NORTHAMPTON, Mass. (WWLP) – If it passes, Question 4 would make marijuana legal for recreational use in Massachusetts.
Before it’s put to a vote, local residents had the opportunity to hear about the drug and the law at Wednesday night’s community education meeting at the Northampton Senior Center. The meeting discussed how marijuana affects the developing brain, and substance abuse prevention efforts.
Karen Walsh Pio of South Hadley’s Drug & Alcohol Prevention Coalition told 22News pot use among kids is on the rise, and the drug has become more dangerous over the years. “Today’s marijuana is not the marijuana of the Woodstock generation. Today’s marijuana has plants with a THC potency of anywhere from 16% to 30%,” said Pio. “There are also infused products available in other states where the potency can go as high as 90% to 100%.”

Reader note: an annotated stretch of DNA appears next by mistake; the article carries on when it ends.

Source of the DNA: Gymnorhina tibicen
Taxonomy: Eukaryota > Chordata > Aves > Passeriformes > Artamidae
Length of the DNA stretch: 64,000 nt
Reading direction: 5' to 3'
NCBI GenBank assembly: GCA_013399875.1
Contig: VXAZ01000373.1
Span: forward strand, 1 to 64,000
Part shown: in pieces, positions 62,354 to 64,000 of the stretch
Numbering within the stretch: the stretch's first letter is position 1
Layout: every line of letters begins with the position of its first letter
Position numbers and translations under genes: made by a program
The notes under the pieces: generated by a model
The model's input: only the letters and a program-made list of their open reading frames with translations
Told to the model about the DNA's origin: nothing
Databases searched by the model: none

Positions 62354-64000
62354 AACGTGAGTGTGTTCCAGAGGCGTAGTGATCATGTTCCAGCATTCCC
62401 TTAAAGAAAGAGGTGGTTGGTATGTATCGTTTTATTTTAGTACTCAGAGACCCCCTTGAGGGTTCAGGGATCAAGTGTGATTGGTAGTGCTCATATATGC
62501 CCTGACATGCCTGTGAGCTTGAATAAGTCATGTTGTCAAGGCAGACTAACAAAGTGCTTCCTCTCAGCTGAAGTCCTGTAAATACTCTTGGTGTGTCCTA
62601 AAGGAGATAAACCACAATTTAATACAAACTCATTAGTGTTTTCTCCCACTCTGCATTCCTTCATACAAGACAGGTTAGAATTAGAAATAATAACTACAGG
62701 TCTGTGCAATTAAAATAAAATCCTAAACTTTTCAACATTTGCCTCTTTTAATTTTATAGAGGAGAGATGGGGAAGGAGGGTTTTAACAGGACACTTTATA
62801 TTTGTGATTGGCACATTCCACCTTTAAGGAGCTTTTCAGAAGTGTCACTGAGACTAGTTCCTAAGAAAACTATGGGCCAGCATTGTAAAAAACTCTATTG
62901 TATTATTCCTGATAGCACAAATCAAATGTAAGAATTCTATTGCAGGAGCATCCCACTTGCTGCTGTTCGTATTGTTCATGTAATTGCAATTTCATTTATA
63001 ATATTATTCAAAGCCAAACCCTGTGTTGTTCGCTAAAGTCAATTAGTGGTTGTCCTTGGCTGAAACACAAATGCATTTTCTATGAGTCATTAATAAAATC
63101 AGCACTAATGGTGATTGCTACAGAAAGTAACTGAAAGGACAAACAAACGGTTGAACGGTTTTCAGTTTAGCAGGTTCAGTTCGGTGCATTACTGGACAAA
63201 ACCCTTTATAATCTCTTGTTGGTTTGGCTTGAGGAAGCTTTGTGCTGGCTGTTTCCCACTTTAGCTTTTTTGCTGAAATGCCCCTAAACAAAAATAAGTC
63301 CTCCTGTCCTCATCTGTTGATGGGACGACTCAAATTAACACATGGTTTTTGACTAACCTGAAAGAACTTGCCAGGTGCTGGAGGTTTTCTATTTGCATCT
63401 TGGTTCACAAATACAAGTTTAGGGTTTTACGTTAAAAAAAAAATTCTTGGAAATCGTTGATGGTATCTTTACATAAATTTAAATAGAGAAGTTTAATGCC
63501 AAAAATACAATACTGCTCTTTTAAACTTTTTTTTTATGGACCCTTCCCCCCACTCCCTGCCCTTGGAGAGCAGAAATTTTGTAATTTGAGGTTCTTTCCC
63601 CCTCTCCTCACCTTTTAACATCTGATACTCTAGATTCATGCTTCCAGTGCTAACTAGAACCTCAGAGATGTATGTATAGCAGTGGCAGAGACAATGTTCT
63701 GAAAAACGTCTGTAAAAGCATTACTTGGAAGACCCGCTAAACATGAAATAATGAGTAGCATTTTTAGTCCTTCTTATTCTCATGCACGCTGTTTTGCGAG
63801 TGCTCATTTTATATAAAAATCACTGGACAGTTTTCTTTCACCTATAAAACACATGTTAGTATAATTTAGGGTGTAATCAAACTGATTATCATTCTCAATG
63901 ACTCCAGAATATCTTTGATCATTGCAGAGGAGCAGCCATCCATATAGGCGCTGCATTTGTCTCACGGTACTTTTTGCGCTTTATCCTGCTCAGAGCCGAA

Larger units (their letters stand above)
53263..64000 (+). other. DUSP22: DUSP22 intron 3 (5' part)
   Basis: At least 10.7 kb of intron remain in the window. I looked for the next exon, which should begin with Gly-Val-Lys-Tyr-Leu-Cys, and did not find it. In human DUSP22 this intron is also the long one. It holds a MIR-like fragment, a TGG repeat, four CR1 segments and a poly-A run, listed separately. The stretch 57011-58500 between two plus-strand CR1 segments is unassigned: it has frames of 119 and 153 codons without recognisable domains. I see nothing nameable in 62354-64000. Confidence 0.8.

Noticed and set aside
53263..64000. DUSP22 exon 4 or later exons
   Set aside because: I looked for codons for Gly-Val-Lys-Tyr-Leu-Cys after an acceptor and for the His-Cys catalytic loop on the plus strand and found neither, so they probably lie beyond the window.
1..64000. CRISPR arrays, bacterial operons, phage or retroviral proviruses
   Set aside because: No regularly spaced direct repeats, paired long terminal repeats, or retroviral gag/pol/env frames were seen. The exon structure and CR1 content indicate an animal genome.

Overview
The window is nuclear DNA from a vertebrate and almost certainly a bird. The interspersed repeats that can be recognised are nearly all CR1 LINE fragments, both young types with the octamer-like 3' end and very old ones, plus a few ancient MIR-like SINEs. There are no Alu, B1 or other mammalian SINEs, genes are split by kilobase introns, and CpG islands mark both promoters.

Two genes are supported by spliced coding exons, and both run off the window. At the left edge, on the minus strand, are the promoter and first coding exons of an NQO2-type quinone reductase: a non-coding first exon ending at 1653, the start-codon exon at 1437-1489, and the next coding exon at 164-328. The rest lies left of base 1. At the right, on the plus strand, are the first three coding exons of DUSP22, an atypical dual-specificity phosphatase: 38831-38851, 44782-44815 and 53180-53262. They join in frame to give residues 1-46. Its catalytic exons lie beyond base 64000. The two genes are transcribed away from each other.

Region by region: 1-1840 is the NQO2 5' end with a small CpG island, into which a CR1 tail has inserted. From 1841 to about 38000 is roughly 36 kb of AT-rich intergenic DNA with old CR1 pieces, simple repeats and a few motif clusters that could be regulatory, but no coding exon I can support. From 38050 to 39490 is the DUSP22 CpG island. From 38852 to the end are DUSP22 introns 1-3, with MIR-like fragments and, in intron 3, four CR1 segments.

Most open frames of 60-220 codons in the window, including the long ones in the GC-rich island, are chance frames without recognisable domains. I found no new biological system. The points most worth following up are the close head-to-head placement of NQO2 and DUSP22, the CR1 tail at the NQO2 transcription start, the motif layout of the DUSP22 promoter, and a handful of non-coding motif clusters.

Many who attended the community forum wanted to get more information before they cast their vote. “You hear very cursory comments about the pros and cons and it depends upon how it’s being spun by the proponents or opponents so I just wanted to get more details on the topic,” said Ann Franczyk of Northampton.
Question 4 seeks to legalize and create a commission to regulate marijuana in Massachusetts. Currently marijuana is only permitted for medicinal purposes. Panelist Jo McGuire told 22News she wants voters in Massachusetts to hear about Colorado’s experience with legalizing marijuana; “Kids are getting their hands on it and voters are not happy with the lack of what they understood to be regulation.”
The panelists also addressed possible health implications that could result if marijuana is legalized. “We want people to get the science and public health reasons why we should vote no on question 4,” said Northwestern District Attorney David Sullivan.
There were many people in attendance who told 22News they plan to vote yes on question 4.
Those in favor of legalizing marijuana point out that it would only be sold to adults over 21, and tax revenues would help the state. A recent poll shows that 55% support legalizing and taxing marijuana, while 40% oppose.